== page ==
The problem with self-driving cars

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Alias: Why this burning pit of money has failed to bring meaningful results for decades.

The future is here, and it doesn’t look like much. As we approach Alexnett’s 10-year anniversary, we need to critically examine the successes and failures of machine learning.

We are watching from the high plateau.

We’ve achieved things in computer vision, natural language processing and speech recognition that were unimaginable a few years ago. By all accounts, the accuracy of our AI systems has exceeded the wildest fantasies of the past.

And yet, that’s not enough.

We were wrong about the future. Every prediction about self-driving cars is wrong. We are not living in the future of autonomous cyborgs, and something else has come to the fore.

Growth on automation.

Humans crave control. It is one of our deepest, most instinctive desires. There is no world where we leave it. One of the biggest misconceptions of the AI ​​community today is that people become more comfortable with automation over time. As the reliability of automated solutions proves, the microwave background comfort of society is constantly increasing.

This is wrong.

The history of technology is not the history of automation. It is a history of control and abstraction. We are tool-builders, so obsessed with experiences beyond our control that over thousands of years we have developed entire cultures and myths around the movement of heaven. So it is with all technology.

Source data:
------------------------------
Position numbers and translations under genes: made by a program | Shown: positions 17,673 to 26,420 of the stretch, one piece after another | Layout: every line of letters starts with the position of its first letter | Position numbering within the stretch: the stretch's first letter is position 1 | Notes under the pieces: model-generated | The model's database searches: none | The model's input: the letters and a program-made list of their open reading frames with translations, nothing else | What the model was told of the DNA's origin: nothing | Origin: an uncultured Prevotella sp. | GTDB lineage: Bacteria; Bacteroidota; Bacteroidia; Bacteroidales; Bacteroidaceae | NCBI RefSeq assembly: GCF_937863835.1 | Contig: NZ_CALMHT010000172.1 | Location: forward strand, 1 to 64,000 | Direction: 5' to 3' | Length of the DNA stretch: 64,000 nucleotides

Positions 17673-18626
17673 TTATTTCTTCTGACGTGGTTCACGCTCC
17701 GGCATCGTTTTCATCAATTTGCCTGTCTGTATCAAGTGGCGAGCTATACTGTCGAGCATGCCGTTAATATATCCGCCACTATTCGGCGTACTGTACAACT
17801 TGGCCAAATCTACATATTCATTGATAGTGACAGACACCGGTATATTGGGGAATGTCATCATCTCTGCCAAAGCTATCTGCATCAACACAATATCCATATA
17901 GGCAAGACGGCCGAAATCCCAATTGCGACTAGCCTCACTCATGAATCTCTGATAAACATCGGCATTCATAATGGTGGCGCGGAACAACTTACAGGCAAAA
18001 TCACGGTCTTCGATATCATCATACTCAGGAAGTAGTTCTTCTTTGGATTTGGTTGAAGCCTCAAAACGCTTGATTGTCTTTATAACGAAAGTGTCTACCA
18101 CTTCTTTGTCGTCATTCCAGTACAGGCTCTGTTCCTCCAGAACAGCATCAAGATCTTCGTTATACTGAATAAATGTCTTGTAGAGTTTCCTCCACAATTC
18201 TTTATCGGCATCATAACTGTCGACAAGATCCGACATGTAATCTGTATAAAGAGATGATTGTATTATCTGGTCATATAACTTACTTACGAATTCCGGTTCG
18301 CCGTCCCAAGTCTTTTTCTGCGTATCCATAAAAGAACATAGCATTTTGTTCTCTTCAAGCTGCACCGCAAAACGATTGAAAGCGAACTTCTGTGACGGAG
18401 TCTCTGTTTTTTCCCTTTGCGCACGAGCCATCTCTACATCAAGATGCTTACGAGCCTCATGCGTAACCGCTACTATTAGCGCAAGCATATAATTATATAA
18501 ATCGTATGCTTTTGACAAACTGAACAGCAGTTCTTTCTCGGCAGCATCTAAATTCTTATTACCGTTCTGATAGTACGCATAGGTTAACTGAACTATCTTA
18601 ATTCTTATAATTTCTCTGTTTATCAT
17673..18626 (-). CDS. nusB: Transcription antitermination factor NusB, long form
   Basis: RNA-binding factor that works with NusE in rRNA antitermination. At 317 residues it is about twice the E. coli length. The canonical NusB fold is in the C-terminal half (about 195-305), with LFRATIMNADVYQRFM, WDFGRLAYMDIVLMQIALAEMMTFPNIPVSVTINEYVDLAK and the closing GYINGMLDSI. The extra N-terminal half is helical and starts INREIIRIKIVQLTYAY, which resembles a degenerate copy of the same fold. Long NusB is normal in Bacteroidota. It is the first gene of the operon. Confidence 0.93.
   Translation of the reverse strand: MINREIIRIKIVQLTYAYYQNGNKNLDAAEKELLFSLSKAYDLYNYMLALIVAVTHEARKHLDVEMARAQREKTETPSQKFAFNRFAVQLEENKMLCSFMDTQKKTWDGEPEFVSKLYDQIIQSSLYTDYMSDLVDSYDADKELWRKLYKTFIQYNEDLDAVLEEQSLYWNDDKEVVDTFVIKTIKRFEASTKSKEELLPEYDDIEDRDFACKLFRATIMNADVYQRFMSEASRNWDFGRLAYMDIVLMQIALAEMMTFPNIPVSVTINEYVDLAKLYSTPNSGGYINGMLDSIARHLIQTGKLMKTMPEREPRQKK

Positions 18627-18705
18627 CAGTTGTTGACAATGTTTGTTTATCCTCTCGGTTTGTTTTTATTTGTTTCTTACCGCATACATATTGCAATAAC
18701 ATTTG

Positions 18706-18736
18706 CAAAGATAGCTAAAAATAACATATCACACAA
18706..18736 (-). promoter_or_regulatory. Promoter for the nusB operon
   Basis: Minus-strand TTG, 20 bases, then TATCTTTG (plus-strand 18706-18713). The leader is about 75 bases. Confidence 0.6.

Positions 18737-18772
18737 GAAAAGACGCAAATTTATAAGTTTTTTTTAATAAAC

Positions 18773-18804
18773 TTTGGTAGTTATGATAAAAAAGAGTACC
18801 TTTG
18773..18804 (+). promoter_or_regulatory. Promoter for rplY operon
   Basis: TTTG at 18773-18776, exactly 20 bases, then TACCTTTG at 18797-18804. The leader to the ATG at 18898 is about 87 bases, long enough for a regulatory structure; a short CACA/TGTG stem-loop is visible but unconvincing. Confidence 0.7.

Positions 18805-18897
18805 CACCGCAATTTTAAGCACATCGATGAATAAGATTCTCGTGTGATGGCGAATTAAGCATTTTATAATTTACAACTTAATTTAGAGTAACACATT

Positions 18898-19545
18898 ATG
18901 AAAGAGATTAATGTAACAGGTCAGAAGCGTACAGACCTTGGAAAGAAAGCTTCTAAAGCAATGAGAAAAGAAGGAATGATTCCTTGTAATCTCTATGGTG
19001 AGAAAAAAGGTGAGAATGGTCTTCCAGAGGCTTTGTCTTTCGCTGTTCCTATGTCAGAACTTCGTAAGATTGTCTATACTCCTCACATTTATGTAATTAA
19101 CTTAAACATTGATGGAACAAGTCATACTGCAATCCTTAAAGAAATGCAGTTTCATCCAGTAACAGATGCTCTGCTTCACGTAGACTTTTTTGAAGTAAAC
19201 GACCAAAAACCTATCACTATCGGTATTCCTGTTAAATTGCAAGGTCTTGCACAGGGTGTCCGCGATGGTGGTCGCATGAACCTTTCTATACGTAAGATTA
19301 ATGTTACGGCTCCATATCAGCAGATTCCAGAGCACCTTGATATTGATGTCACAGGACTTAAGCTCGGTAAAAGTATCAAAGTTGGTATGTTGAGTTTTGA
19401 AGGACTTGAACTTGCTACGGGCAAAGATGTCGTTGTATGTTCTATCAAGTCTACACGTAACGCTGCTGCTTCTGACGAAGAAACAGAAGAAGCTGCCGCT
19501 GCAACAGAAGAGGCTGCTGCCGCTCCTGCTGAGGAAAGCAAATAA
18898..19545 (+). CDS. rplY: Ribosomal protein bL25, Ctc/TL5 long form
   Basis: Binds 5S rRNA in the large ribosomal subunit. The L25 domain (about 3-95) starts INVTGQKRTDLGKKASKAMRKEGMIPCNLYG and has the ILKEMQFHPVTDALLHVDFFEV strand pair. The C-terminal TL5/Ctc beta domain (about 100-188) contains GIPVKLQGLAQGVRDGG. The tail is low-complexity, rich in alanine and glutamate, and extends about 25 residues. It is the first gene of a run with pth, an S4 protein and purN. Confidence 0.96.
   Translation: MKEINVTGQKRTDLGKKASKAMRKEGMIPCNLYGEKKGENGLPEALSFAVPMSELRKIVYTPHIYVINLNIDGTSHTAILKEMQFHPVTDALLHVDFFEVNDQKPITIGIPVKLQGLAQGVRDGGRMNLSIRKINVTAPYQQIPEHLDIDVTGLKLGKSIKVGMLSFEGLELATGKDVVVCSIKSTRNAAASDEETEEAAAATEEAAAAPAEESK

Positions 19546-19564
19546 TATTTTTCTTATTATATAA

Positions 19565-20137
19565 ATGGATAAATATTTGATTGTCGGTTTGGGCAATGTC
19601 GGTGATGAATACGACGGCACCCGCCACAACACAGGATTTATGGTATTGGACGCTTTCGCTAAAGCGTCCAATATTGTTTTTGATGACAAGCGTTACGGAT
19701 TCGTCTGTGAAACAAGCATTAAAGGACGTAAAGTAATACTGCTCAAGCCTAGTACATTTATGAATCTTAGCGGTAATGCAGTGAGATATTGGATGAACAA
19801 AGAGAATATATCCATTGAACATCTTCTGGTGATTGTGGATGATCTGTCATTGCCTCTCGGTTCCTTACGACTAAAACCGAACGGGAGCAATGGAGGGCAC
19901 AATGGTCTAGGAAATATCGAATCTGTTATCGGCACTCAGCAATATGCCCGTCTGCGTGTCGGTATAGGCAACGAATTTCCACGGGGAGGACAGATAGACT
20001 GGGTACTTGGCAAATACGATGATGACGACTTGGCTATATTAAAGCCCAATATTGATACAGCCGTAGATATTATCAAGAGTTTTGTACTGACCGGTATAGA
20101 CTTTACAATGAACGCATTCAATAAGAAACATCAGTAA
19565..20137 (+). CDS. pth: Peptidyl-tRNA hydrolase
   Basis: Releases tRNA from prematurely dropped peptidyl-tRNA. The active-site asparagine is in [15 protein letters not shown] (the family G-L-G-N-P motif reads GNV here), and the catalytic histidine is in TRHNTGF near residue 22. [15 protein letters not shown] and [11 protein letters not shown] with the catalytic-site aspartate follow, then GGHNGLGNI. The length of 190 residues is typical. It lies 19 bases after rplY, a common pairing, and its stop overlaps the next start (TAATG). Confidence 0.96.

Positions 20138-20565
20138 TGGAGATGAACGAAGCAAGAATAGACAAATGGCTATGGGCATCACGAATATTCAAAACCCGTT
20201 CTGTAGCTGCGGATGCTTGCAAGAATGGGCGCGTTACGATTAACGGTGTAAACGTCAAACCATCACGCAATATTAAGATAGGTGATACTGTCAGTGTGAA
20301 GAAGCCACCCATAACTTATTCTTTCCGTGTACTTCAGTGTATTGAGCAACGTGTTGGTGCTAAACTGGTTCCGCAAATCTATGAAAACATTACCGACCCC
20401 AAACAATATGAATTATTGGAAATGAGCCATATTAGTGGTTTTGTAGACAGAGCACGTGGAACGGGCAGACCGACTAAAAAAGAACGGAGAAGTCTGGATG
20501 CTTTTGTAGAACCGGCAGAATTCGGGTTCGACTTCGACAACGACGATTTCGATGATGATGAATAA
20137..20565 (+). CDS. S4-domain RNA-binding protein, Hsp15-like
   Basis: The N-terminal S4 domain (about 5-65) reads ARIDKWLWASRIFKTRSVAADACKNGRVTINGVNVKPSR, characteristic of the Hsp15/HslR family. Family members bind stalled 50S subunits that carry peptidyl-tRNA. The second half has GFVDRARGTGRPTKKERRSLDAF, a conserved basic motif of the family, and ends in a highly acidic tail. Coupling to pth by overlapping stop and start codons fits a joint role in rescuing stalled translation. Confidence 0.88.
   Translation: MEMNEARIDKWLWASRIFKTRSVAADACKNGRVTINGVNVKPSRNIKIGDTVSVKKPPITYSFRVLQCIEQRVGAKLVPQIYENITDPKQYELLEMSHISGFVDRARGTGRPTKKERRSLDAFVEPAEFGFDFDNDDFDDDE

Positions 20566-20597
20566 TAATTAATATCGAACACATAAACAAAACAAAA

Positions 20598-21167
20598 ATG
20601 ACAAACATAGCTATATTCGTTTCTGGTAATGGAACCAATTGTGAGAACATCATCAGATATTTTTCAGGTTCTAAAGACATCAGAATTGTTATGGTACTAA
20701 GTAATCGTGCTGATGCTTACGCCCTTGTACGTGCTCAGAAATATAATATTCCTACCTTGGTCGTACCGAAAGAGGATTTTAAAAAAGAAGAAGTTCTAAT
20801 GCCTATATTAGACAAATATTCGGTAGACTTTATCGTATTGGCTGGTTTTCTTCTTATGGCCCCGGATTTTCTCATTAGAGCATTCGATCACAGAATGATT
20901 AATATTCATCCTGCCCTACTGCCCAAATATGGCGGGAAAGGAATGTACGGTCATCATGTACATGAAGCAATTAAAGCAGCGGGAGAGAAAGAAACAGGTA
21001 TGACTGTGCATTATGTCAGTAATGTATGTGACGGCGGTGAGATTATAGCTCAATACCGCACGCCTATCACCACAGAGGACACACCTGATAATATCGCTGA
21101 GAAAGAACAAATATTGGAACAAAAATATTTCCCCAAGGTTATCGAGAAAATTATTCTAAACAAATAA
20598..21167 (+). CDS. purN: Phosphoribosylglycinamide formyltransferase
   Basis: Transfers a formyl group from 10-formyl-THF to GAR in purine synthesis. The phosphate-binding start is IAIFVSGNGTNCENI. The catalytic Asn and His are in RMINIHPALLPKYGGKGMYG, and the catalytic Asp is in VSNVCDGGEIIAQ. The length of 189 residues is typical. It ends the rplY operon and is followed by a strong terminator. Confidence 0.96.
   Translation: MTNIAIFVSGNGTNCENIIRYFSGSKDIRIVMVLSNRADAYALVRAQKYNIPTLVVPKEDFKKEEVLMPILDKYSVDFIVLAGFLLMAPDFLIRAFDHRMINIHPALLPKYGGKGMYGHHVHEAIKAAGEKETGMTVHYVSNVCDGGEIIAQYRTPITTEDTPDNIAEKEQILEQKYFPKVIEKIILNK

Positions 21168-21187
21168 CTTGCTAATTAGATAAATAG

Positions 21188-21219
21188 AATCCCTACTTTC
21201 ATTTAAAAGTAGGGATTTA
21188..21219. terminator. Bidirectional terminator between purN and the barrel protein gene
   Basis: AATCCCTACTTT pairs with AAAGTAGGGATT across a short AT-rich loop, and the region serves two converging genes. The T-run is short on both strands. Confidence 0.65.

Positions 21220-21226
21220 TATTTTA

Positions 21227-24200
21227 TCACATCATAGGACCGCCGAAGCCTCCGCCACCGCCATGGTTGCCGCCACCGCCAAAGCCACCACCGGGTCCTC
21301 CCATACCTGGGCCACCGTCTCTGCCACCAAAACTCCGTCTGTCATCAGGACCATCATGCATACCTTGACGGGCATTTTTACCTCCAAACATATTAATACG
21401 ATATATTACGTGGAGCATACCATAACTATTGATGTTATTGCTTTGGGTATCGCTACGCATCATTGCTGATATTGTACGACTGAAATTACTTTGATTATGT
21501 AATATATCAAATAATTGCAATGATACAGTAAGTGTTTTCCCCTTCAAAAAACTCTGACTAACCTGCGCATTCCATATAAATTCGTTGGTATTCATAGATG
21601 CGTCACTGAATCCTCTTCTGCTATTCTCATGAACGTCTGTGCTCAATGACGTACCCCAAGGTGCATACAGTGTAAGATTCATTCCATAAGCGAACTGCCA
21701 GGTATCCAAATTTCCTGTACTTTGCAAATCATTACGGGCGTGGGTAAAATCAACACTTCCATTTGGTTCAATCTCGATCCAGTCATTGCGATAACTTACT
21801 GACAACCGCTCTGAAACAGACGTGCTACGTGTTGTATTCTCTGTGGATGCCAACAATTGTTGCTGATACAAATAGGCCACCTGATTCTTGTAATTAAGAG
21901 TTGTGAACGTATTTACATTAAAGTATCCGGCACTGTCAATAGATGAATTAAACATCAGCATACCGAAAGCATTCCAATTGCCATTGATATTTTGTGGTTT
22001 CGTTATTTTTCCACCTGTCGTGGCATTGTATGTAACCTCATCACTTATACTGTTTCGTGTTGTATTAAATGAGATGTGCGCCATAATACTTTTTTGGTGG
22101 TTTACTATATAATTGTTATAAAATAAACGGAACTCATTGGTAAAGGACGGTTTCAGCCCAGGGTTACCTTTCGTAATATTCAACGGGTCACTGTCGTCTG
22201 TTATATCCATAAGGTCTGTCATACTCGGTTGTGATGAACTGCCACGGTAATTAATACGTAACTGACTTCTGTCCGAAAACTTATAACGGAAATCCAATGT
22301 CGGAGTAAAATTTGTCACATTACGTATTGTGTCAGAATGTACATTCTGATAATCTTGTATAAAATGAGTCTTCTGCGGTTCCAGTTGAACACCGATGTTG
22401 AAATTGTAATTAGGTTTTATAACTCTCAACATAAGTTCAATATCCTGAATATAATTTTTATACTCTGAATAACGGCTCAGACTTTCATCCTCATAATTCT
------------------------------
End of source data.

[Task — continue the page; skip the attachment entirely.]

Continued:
And so it is with AI.

From the early days, the problem with self-driving cars was obvious: there was no control. When we look at the successful implementation of self-driving cars – many years old now – we look for lane assistance and parallel parking. We look at situations and use cases where the control panel between human and machine is clear. In all other situations, where the goal is to pursue the mythical level 5 autonomy, the self-driving car has failed miserably.

Technology is not a hindrance.

In 1925 we had a radio-controlled car navigating without a driver behind the wheel in a busy traffic jam on the streets of New York City. At the 1939 World’s Fair, Norman Gades’s Futurama demonstration outlined a rational smart highway system that would effectively use magnetic spikes – such as electromagnetic fiducials – embedded in the road to guide cars. He Predicted that by 1960 autonomous cars would be the dominant form of transportation.

Of course, that was also wrong.

Although not about technology. No, “smart highways” have been hugely successful and straightforward where they have been implemented. Even without additional infrastructure, today we have self-driving cars that are capable of driving as safely as humans. However, with more than $ 80 billion flowing into the region from 2014 to 2017, we do not have self-driving cars. For reference, the $ 108 billion committed by the US federal government to public transit over a 5-year period was by far the largest investment in public transport by the country.